We’re often asked: “Who is the ballerina in the Lexus IS advert?” – so we felt it only right to share.
The lady behind the spectacular pirouettes, fouettes and displays of strength and precise control is Tamara Rojo, the creative director and lead principal ballerina of the English National Ballet.
Rojo has received some of the highest honours for services to the arts in her native Spain as well as a string of critics’ awards in the UK during her time at the ENO and the Scottish National Ballet, making her the perfect illustration the Poise advert’s tagline: ‘A stronger body for greater control’.
Read on for her explanation of her process, work ethic and where ballet fits in to the cultural landscape, taken from our exclusive behind-the-scenes interview.
“Ballet is essentially a language that is about emotions,” she says. “It is, for me, the best language to express emotions in the rawest sense, and is a language that has no barriers; that anyone can understand, from any country and from any background.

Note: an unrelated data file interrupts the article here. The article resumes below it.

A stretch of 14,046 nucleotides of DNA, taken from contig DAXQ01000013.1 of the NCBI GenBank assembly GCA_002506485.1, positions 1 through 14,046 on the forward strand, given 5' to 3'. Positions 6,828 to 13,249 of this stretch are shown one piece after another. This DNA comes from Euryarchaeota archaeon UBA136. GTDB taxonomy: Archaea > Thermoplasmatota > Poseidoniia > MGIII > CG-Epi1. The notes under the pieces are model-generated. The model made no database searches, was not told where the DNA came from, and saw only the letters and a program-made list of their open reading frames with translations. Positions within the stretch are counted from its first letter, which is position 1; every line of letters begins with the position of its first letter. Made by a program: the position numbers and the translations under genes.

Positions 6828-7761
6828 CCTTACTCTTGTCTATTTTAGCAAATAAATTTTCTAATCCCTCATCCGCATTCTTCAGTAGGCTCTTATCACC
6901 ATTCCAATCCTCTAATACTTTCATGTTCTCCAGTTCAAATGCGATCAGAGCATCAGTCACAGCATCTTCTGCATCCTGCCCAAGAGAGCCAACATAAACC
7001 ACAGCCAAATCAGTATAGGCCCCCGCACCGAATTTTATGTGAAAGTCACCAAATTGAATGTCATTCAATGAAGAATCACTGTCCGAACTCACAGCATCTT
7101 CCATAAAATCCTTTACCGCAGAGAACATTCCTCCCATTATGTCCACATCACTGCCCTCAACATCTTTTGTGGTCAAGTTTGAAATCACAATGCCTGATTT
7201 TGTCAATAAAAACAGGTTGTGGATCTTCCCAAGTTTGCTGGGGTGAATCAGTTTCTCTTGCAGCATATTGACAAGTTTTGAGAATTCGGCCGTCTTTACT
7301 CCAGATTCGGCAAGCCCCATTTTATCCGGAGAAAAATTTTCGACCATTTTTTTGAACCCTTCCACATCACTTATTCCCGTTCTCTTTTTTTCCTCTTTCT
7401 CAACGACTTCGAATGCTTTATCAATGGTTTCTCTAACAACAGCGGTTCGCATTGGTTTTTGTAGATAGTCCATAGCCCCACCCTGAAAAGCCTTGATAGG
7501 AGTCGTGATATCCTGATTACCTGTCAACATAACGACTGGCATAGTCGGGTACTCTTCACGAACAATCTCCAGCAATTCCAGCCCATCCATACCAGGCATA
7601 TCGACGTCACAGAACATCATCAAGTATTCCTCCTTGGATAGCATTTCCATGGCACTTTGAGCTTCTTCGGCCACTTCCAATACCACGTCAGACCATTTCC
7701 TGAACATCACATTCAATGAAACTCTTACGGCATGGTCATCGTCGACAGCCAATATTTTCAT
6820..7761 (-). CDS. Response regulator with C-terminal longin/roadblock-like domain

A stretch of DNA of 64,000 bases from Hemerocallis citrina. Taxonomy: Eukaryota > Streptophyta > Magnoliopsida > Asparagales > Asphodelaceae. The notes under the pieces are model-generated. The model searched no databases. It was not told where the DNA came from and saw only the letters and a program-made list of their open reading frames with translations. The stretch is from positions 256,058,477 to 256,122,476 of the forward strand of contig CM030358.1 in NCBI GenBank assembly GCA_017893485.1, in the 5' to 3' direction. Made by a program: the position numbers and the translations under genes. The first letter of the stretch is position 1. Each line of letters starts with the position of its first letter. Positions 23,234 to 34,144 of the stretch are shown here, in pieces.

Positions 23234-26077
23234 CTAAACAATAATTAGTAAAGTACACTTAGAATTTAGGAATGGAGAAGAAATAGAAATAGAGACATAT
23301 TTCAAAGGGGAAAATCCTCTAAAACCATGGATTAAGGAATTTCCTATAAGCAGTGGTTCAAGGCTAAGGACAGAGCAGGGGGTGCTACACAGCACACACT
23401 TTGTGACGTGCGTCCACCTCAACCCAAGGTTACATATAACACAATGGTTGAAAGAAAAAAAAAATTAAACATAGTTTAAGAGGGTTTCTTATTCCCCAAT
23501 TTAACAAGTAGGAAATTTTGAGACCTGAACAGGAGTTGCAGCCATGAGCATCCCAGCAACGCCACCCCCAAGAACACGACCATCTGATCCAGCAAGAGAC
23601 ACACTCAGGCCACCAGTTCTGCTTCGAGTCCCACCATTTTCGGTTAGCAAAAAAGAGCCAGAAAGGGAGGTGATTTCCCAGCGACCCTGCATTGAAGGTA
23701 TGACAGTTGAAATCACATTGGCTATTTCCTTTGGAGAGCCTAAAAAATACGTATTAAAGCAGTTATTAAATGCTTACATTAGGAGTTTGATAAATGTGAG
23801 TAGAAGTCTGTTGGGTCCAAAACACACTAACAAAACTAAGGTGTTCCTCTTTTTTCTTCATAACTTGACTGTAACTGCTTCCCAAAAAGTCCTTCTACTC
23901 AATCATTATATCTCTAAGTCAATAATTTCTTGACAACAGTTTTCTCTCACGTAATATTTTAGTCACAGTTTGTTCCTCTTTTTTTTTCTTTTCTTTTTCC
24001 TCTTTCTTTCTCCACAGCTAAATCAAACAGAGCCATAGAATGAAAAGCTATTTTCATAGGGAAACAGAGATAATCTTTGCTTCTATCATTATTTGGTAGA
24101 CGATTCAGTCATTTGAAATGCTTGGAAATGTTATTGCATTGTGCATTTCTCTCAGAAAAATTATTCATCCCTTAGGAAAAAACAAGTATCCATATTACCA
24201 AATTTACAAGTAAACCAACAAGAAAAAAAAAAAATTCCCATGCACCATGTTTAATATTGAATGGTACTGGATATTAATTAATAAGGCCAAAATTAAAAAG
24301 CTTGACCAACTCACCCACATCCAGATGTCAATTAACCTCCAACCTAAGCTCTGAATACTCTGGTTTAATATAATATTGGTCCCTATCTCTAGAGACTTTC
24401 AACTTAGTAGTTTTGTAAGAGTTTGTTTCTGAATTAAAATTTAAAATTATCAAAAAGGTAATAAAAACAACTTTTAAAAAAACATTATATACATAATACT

“I think the world of ballet is a very fair world, because you achieve things best on your merits. It is much less political than any other world and if you put hard work and intelligence into it, you can achieve stardom.
“Because it is a profession that is based on your own body, as your body changes you have to continue to study to understand how to work with this constantly-changing tool. It’s almost like if a violinist would have to work with a violin that will change constantly.
“I’ve had quite a lot of pain throughout my career, mainly because I wasn’t physically that gifted, so I had to push my own body beyond its own limitations. In one occassion I danced with a burst appendix – I wish I hadn’t done it, I paid a very high price for it, but the one thing you can take away from injuries is that they are an opportunity to reassess yourself.
“Most of the time, I feel slightly disappointed with a performance. Sometimes, really rarely you just do something strange, something that is not about doing the steps better or is not about even you, it’s about some kind of release that you suddenly connect completely with the audience, and you know they are with you on stage every step of the way.
“I have always questioned things, it’s my nature to question everything but I am more convinced than ever that arts and culture are essential to human beings – they are what defines us. I feel that going to the ballet is an opportunity to see yourself in a different mirror and give a clarity about your own feelings and about your own future.”